As an aside, this is also a good example of how designers can balance what are often two competing objectives: giving the user what they think they want (constant exposure to a beautiful view), and giving the user what they should want (limited access to preserve a view's potency). Good design resolves these opposing forces by giving the user access, while ensuring that there is a degree of intentionality and fleetness in that access. Fleetness in that is a brief glimpse in a moment of transition, and intentionality in that to enjoy it beyond that brief moment, the user must intentionally linger in that transition spot to enjoy it further. And by definition, we don't typically linger in points of transition.
That last point is key to experiencing such a view consciously. At the site pictured above, in order to fully see the view, it required one to make a conscious decision to momentarily step off the path and contemplate the view for a moment.
It is also to give the subject of our endearment both space and time to grow fonder. This is not just to avoid spoiling the beauty of the view, or the beauty of a personal relationship or the taste of a chocolate bar.
The point is also to give yourself time and space to imagine.
Robert Greene describes this effect in The Art of Seduction (p.282):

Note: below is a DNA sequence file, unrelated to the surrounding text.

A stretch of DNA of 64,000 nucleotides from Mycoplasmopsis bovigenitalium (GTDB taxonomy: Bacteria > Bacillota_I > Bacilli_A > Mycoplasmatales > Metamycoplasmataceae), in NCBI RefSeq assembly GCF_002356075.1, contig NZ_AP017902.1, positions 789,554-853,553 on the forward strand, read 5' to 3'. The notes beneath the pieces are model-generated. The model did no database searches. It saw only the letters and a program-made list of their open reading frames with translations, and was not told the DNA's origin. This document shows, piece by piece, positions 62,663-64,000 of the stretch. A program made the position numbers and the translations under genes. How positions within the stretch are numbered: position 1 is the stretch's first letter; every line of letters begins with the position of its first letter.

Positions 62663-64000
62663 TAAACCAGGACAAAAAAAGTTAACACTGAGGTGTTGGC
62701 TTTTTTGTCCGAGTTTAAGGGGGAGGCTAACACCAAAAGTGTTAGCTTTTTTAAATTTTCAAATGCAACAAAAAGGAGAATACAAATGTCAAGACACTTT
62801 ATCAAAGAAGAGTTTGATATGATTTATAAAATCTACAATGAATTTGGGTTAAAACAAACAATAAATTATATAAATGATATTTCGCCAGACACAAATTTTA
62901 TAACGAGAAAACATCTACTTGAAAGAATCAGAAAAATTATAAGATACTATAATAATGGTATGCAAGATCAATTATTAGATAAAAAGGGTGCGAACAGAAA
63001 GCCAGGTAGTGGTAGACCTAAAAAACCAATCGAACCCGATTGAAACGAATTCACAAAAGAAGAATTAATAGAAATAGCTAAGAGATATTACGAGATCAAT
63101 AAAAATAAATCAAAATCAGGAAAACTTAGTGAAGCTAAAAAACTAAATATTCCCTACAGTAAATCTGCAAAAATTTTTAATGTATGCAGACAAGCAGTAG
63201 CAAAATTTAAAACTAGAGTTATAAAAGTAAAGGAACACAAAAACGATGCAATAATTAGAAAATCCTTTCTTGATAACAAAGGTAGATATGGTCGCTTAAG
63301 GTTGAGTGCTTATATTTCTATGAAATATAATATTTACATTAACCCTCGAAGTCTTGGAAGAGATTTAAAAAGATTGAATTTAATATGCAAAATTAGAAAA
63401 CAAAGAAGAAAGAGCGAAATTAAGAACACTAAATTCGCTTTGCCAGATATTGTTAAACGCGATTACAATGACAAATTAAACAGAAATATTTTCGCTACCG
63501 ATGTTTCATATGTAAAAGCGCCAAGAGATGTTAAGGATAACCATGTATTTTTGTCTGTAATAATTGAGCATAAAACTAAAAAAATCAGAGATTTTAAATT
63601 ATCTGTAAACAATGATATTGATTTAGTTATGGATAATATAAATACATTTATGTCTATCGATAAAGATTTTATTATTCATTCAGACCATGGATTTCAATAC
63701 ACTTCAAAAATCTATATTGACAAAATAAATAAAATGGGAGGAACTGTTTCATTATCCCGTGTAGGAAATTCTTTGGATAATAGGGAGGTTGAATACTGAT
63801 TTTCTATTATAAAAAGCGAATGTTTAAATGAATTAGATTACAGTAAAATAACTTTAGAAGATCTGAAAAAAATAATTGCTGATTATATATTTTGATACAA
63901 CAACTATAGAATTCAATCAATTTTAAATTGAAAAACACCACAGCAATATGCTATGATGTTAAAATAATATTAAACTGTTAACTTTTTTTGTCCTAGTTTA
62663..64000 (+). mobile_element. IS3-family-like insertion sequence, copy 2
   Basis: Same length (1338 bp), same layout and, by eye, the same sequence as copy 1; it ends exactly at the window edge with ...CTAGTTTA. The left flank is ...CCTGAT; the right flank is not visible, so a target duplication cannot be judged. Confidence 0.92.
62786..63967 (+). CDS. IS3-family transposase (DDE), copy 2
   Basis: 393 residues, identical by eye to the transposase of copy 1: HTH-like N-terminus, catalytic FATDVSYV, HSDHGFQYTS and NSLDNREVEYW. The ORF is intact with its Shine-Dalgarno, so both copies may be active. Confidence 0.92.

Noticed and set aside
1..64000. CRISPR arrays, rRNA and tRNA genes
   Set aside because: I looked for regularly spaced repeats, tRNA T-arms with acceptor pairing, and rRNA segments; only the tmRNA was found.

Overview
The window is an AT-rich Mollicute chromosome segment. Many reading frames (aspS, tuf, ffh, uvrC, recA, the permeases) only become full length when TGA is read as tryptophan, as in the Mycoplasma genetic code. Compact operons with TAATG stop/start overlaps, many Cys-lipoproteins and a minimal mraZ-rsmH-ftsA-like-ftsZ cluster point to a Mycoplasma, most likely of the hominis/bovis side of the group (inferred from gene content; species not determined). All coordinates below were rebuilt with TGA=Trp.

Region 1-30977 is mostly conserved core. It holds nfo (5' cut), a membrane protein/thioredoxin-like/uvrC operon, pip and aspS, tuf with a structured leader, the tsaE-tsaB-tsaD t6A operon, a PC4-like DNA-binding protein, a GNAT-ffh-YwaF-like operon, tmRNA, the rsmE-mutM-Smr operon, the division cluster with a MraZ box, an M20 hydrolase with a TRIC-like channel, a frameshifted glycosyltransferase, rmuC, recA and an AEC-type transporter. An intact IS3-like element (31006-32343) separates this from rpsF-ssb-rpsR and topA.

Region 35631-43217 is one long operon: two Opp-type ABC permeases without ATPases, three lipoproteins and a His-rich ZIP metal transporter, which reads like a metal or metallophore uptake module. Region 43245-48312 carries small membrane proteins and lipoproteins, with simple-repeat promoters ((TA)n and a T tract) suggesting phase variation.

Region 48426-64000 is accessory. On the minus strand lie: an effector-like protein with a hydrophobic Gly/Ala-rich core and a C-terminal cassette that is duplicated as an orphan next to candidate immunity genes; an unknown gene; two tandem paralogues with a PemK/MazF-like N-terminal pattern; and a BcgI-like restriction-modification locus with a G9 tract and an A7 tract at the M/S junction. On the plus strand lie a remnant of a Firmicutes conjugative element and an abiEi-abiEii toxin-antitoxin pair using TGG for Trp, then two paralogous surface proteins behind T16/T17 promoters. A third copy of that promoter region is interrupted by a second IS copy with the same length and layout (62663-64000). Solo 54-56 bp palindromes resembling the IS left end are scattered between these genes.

Soon after we fall under a person's spell, we form an image in our minds of who they are... Thinking of them when we are alone, we tend to make this image more and more idealized. The novelist Stendhal, in his book On Love, calls this phenomenon crystallization, telling the story of how, in Salzburg, Austria, they used to throw a leafless branch into the abandoned depths of a salt mine in the middle of winter. When the branch was pulled out months later, it would be covered with spectacular crystals. That is what happens to a loved one in our minds.
There's a reason that "absence makes the heart grow fonder", as the memorable saying goes. By creating psychological distance, we can imagine and thus idealize the object of desire. A zen view gives us the distance we need to idealize a beautiful view, and in it, find a moment of personal transcendence.
At the risk of revealing too much, lets say that there's a girl that I've fallen for. We've set a "date" (don't ask, its complicated) for two weeks from when we texted about it. I know, you shouldn't ask girls out via text, but desperate times call for desperate measures. As I plan what I hope will be a very romantic dinner, I've had plenty of time to imagine: how the dinner will go, her reactions, if it might lead to a real date; on and on. As I think about it, this has only heightened my enjoyment of the proto-relationship. Rather than having an instant answer, I can idealize the eventual encounter and enjoy the buildup.
Rainer Maria Rilke puts it well, in his Letters to a Young Poet. Forgive my impromptu translation of a translation: it's made an arduous journey from German, to Spanish, to repose here in English:
Try to love the questions in and of themselves, like closed rooms or books written in a strange and unknown language. Don't look for the answers now: they can't be given, because you can't yet live them. And the point is to live them all. Live now the questions.
So, my friend: Live, and love, the questions worth asking.
Until next time,
Dillon Dakota Carroll
...sees much and knows much